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Mexican Mixmaster: Jessica “Gin” Montserrat Reyes Jiménez Castro

Born in Mexico City, on Leap Day (February 29), it is unsurprising that Jessica “Gin” Montserrat Reyes Jiménez Castro has jumped ahead to make an impact in mixology. After graduating from one of Mexico's first molecular cocktail programs, Gin has risen through the ranks in bars, restaurants, and hotels in Mexico City, Cancun, and is now at the luxurious Vista Encantada Spa Resort and Residences in Cabo San Lucas. We caught up with Gin to distill her experience in the male-dominated industry of Mexican mixology, debate mezcal versus tequila, and get some cocktail recipes!

Jessica “Gin” Montserrat Reyes Jiménez Castro a bartender with a cocktail
Jessica “Gin” Montserrat Reyes Jiménez Castro

Before we get into it, I love that your nickname is Gin and you’re a bartender. How long has that been your nickname and did it predate your bartending?

Thanks so much, this was a nickname given to me by my partner. We both love gin and he started calling me that and it stuck. It's now a fun conversation starter with friends and guests.

How perfect! Tell us how did get into mixology?

I grew up in Mexico City and after graduating from college with a degree in arts & letters, my passion for food and beverage led me to one of the first molecular cocktail courses taught by Santiago Diez Malpica at the University of the Cloister of Sor Juana. I loved it! I stayed in Mexico City to develop my skills as a bartender at Taberna Luciferina, well-known for its innovative cocktail concepts, before joining the private events team at the Casa Lamm, a renowned cultural center.

Seeking personal and professional growth, I went to Europe to learn English and deepen my knowledge; traveling through London, Italy, Paris, and Edinburgh, picking up techniques and ingredients unique to each region. When I returned to Mexico City, I joined the team at Hotel Brick, bringing so many new skills and ideas from abroad.

During the pandemic, I was invited to help develop the bar concepts at ATELIER Playa Mujeres, a five-star adults-only all-inclusive resort near Cancun, where I specialized in craft mixology at the hotel’s main bar. With a taste of resort living, I decided to move to Cabo San Lucas to create a mixology program for the bars and restaurants at Vista Encantada Spa Resort and Residences, a beautiful resort best known for having one of the largest rooftop infinity pools in Mexico, likely why it nabbed a spot on Trip Advisor list of the best Rooftop Hotels in the world.

Sounds amazing. So, Mexican mezcal and tequila are having a moment, according to IWSR Drinks Market Analysis as of 2021, agave-based spirits are the third-largest spirits category in the US, behind vodka and whisky, overtaking bourbon and rum for the first time. Why do you think this is?

I think mezcal and tequila both offer versatile flavors that are pleasing to drink straight or in a cocktail. The purity of these Mexican spirits helps avoid a hangover, so they can be enjoyed without the drinker being affected too much.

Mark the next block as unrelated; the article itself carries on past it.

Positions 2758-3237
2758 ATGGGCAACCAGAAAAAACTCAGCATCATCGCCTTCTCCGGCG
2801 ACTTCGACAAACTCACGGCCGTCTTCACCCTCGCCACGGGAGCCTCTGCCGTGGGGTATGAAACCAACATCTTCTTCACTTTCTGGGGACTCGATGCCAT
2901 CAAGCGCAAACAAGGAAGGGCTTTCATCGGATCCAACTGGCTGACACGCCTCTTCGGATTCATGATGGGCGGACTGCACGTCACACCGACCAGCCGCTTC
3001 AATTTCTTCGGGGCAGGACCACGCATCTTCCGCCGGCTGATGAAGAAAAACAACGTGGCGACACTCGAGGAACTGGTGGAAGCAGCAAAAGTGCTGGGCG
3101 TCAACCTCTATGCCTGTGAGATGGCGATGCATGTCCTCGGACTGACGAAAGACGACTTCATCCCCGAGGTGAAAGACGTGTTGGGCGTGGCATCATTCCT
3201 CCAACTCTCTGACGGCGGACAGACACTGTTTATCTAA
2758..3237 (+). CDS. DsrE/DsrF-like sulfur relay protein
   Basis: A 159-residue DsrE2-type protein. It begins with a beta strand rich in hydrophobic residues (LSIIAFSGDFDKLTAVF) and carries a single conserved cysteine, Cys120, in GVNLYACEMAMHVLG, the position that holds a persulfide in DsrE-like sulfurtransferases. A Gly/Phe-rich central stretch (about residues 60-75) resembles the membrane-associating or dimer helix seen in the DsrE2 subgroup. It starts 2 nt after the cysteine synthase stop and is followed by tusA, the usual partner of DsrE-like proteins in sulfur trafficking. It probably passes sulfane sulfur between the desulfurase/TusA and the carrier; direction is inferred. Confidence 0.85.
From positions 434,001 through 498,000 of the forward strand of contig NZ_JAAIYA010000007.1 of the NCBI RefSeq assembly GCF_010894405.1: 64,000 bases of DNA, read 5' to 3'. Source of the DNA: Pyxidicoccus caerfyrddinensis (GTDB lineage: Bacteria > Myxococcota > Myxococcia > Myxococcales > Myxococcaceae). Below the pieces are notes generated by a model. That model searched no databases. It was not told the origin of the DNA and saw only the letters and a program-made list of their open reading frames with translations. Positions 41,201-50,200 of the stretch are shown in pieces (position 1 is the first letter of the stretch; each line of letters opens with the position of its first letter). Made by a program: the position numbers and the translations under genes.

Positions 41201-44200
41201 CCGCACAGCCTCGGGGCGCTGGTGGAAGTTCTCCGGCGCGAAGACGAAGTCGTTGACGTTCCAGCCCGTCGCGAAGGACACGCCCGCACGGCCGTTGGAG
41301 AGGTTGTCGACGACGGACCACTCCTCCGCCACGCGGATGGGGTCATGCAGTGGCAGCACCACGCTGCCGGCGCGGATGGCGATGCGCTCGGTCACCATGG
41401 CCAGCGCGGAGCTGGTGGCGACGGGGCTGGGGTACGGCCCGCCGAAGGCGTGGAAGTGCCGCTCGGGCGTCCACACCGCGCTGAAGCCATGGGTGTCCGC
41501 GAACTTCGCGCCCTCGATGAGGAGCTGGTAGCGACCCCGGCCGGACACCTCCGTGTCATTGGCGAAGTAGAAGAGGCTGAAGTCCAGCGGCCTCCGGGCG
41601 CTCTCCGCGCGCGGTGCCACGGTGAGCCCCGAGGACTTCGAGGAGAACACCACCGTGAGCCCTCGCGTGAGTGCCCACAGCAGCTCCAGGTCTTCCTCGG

Is mezcal becoming as popular as tequila? What is your favorite mezcal cocktail?

Yes, mezcal is definitely on the rise and I hope it continues, because of the biological diversity of agave -- we're talking about 150 species of endemic plants being explored. With that amount, we can only imagine the opportunity and experience offered by drinking it straight. Mezcal enjoyed in a cocktail with Mexican ingredients that complement its flavors is an ideal way to familiarize yourself with the taste, but as for me, I prefer mezcal... solo.

Can you tell me more about the challenges you have faced behind the bar as a woman?

Without a doubt, my talents have been devalued by others due to being female. We must demand respect based on our results, making way for future generations of women in this field.

What changes would you like to see for women in the beverage industry?

We are already seeing these changes. There are more female bartenders and bar managers. However, we must continue reaching out to and amplifying women in vulnerable and marginalized positions who aspire to join the industry, beginning with education, then continually sharing success stories to inspire them to further their ambitions.

What essentials do you feel any home bar should have?

I always keep a variety of spirits and wines -- you never know which tastes people have -- but definitely, I'll always stock a tequila reposado, a good espadín or tepeztate mezcal, and a gin. As for tools, the shaker and the jigger are indispensable for a cocktail, and finally, a good bar book like Cocktail Codex, which features basic recipes and formulas that make a great starting point.

Do you mind sharing some cocktail recipes with us?

As I prefer Mezcal straight up, here are three tequila-based cocktails I think you’ll enjoy.

San Gabriel cocktail
San Gabriel cocktail

San Gabriel

  • 1 oz. Clase Azul Tequila

  • 1 oz. St Germain Elderflower Liqueur

  • 1/2 oz. Triple sec

Mix all ingredients and serve in stem glass. Garnish with 2 bougainvillea flowers

Luz de Agave

  • 2 oz. Patrón Silver Tequila

  • 1 oz. Creme de Cassis

  • 1 oz. blueberry juice

  • 1/2 oz. lime juice

  • 1/2 oz. simple syrup

Mix all ingredients and serve in old fashioned glass. Garnish with a sprig of rosemary and dried cucumber.


  • 2 oz. Cazadores Blanco Tequila

  • 1 oz. grapefruit juice

  • 3 sage leaves

  • 1/2 oz. lime juice

  • Pinch of hibiscus salt

  • Grasshopper syrup

Mix all ingredients and serve in old fashioned glass. Garnish with a hibiscus salt rim and top with sage leaves and a grapefruit slice.


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